The history of martial arts films is almost as long as the history of cinema. Shang-Chi and the Ten Rings excitingly pushes the genre forward.
Wake in Fright premiered at Cannes in 1971 but met with a shocked reaction. It largely fell into obscurity for 40 years, yet is now considered a classic.
Called ‘vile’ by Variety, and banned by Australian censors, Pink Flamingos is a shocking and hilarious film.
Billy Wilder’s 1950 classic noir , ‘Sunset Boulevard,’ blurred boundaries between reality and fiction through casting. Recognizing cameos makes viewers feel we’re part of the film’s story.
The Trouble With Being Born has been withdrawn from Melbourne International Film Festival – but individual viewers should be able to decide what films they want to see.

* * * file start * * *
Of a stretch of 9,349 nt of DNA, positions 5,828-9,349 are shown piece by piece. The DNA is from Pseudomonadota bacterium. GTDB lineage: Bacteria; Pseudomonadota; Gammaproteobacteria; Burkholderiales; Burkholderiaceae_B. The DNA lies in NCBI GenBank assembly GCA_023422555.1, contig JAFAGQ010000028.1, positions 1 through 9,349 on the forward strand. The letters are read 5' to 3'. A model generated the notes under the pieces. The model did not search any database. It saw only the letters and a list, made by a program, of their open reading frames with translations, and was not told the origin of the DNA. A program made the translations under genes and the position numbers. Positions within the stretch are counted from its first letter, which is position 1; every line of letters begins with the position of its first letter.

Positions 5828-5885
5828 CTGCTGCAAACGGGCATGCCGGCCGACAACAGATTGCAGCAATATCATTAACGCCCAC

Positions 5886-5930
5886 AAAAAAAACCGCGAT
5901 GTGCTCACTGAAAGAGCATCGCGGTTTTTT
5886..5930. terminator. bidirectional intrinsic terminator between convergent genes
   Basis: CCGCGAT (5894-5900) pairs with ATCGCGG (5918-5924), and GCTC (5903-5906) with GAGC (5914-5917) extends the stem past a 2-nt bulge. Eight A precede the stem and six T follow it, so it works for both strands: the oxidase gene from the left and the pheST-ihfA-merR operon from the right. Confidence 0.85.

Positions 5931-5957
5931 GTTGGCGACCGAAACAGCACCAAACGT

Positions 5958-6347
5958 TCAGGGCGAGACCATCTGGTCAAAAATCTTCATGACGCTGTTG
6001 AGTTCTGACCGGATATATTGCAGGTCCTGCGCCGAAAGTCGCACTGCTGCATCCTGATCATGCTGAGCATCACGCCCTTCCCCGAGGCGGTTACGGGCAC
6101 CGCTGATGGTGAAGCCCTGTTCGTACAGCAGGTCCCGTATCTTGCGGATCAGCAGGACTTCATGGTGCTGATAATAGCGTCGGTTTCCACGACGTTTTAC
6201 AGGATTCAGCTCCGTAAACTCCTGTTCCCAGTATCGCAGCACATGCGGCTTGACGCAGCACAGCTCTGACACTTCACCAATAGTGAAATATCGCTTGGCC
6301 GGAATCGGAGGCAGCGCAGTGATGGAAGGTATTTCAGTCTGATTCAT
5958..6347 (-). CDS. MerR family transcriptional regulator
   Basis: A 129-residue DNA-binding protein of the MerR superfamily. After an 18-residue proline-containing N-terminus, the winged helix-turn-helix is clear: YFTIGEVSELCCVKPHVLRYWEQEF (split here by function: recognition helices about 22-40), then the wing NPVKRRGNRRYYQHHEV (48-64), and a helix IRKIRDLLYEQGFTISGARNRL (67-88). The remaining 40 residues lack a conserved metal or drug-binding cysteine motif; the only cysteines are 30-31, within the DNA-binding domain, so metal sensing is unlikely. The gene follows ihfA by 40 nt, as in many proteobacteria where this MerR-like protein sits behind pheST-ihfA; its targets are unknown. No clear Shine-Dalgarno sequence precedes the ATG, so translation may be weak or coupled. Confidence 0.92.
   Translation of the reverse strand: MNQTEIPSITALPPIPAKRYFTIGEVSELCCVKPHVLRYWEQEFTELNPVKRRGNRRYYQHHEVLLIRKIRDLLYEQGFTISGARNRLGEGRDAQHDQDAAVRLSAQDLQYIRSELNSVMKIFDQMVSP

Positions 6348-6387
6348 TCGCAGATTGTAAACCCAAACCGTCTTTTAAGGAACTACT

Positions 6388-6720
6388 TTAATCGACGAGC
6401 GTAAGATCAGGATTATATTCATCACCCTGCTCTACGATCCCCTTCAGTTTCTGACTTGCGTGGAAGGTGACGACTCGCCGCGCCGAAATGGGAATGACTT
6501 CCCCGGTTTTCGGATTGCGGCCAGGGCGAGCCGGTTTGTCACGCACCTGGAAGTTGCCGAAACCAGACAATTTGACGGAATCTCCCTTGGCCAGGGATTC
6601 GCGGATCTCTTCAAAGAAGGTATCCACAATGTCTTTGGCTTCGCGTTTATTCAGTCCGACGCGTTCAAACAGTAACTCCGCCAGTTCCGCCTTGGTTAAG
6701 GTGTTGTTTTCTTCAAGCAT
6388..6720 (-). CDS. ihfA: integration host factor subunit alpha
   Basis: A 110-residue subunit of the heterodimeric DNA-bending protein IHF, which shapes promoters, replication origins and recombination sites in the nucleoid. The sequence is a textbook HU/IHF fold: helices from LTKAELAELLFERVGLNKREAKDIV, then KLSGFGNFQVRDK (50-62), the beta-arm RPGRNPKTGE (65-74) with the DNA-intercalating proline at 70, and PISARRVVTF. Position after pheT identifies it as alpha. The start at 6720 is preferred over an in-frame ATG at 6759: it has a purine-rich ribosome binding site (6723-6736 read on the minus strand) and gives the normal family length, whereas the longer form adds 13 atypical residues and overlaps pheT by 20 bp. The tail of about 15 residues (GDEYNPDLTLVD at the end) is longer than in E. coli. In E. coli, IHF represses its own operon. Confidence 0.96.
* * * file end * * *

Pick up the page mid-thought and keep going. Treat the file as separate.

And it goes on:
Could a lingering impact of coronavirus be a new heyday of the original socially-distanced cinema?
A series of films made between 1927 and 1952 shone a light on the convict ruins of Port Arthur and helped develop dark tourism in Australia.
The groundbreaking German expressionist film Cabinet of Dr. Caligari premiered in 1920. It is just as shocking – and influential – 100 years on.
True History of the Kelly Gang marks the tenth screen version of the Ned Kelly outbreak, and is a more violent and dark – and therefore true – telling.